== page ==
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10 Things We Think We Learned: Bucs vs. Browns

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DLT is back from his cruise and sees nothing has changed with the Bucs.

Ron Schwane-USA TODAY Sports

Hey there folks. I'm back, refreshed from a short vacation and I've watched my recording of the Bucs blowing another one in Cleveland.

Being on a boat headed to the Bahamas, you're pretty much cut off from what's going on in the outside world (I wasn't going to take those international charges on my phone and the wi-fi charges on boat were ridiculous), when we pulled into port yesterday, I purposely avoided all email and internet connectivity because I wanted to experience and react to the Bucs game as I would if I was watching it live.

What's funny is even though I didn't know the result, after watching a bit of the first half, I knew exactly how it was going to end.

Unfortunately, it lived up to my expectations.

Let's see what we learned this week.

1. Lovie said at the beginning of the season, give me a good defense and special teams, you'll will 8 games. Give me a decent offense and we'll win a lot more. Well, the offense was decent (except at quarterback, more on that in a minute), the defense was good and the special teams...well, to put it bluntly, they sucked. Once again, Tampa Bay invented new ways to lose a ballgame, having a field goal blocked by a guy who literally hurdled the offensive line, a punt blocked that gave the ball point blank range for the Browns offense to set up the go ahead touchdown and in general bad punting all day by Michael Koenen. You could add the 55 yard field goal that ended up short but that's not an easy kick, even though Patrick Murray has made those in the past.

All in all, you could place a lot of the blame for Sunday's loss on the special teams unit, who have been below average all season.

2. On the bright side, the defense again showed signs of coming to life. In back-to-back weeks, Tampa Bay held their opponent to an average of 331 yards, 17.5 pts, have forced 2 turnovers (both against Cleveland), 4 sacks, 17 tackles for loss, 14 QB hits, 12 passes defended and only 73.5 yards rushing per game. If the Bucs had been putting these type of numbers up all season, they would be in the top ten in defense in the league. Of course, they were abysmal the first six games and deserve their 31st in the league ranking.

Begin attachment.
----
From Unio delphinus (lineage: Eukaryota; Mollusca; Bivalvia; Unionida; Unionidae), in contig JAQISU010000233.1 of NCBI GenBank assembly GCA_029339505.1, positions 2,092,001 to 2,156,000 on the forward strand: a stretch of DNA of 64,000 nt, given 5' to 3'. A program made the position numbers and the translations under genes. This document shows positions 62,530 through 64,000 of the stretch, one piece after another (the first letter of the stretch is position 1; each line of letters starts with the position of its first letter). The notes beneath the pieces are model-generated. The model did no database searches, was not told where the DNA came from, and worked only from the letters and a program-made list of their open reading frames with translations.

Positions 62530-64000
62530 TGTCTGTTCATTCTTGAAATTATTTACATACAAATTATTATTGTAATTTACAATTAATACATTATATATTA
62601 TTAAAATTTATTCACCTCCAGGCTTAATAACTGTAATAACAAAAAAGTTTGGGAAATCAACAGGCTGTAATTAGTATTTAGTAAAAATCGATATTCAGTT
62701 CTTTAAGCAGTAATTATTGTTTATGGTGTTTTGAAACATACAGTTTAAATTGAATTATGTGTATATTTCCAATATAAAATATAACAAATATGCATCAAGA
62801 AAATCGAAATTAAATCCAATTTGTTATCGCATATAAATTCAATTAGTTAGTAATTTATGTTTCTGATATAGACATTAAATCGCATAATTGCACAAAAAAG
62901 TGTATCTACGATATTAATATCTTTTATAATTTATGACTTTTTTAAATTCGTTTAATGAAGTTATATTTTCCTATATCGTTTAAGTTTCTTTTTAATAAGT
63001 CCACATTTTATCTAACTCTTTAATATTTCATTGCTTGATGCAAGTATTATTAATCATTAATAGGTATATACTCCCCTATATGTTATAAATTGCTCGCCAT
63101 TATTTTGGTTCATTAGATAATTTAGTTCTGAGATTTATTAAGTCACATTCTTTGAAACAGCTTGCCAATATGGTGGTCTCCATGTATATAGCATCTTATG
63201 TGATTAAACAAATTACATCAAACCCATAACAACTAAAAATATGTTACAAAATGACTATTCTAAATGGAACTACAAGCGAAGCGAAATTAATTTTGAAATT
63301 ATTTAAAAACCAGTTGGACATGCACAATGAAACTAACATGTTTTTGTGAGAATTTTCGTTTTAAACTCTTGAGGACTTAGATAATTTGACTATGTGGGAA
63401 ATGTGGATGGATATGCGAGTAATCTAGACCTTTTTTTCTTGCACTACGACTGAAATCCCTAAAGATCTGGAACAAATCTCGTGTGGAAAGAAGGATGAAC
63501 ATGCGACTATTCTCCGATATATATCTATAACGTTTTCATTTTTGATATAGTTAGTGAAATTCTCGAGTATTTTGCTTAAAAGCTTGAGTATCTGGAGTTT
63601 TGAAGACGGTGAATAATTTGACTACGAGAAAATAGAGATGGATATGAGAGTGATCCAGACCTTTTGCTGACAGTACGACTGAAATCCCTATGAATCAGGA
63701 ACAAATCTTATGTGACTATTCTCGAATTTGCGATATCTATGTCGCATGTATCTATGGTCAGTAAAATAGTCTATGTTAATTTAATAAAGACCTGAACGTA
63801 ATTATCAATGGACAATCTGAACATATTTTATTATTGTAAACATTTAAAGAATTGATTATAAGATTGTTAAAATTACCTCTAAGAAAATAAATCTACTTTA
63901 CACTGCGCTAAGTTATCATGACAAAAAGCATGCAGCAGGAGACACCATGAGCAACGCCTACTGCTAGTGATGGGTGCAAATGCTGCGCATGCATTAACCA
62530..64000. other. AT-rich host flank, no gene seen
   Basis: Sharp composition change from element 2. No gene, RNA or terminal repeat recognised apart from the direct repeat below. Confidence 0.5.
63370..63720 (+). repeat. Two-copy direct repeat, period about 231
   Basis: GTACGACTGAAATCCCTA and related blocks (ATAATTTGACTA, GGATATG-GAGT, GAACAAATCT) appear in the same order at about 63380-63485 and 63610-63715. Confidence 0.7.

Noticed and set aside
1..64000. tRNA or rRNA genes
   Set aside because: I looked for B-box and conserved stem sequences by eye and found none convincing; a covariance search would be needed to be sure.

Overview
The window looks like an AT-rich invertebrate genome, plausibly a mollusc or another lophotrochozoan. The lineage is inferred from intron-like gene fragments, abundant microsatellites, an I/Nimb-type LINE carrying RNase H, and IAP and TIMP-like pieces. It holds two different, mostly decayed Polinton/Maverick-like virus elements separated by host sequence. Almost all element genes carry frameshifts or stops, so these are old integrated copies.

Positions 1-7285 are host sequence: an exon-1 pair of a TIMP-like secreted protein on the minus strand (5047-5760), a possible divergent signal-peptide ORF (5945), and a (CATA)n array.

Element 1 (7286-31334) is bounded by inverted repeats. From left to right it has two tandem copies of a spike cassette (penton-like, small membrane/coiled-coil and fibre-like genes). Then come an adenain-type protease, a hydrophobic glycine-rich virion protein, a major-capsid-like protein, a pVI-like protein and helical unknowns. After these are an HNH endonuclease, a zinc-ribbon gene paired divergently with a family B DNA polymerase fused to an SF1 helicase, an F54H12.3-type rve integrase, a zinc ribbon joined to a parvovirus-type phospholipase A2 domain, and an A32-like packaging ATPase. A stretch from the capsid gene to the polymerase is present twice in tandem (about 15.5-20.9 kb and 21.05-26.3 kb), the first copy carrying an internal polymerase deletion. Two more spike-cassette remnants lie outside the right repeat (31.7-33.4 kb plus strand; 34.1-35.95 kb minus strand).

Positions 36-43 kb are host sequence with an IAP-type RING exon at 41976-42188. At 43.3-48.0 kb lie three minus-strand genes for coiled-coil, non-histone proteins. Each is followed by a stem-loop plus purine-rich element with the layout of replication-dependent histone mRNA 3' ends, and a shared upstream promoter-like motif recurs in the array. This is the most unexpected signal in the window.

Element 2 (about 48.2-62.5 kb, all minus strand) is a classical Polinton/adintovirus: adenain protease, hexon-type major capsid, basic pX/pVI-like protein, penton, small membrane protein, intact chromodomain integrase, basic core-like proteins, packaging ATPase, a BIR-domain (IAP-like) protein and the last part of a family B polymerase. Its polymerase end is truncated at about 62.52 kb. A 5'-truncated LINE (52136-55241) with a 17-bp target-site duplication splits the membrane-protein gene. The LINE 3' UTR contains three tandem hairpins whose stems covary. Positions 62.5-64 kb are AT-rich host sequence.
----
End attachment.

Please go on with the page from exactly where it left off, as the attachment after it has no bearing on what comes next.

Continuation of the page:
With that said, there are signs that this defense may finally be coming around. Sure they still need to produce more turnovers and pressure (especially from the edge). 22 points is still too much to surrender to be called a good defense. You want to be around the 14-17 point range.

But its getting better. That's a positive.

3. Another positive from this week was the play of the offensive line. I was shocked that Oneil Cousins was starting at left tackle for the injured Anthony Collins. I was even more shocked that Mike Glennon didn't get killed because of it. In fact, for the most part, Cousins played pretty well. He was charged with one sack but Glennon typically had plenty of time to throw and Cousins opened up holes in the run game for Bobby Rainey to squirt through.

The rest of the offensive line followed suit, playing one of their better games of the season. It does make you wonder if the Anthony Collins experiment is about to come to a disappointing close.

4. Speaking of experiments coming to a close, folks I hate to say it but on this election day, the results are in and the Bucs need a quarterback. We've had every excuse for Glennon the last few weeks haven't we? Oh, give him protection, give him a decent running game, give him receivers who didn't drop balls...well, he had all of that this week and Glennon stunk up the joint.

Yes, he threw two touchdown passes to Mike Evans, but he could have had four if he had any touch on the deep ball. His two interceptions were inexcusable. The first, a badly underthrown ball with Evans behind the coverage that enabled Joe Haden to catch up to Evans, push him with one hand and play volleyball with the other. The second interception he missed a wide open receiver air mailing the ball to Cleveland safety Tashaun Gipson.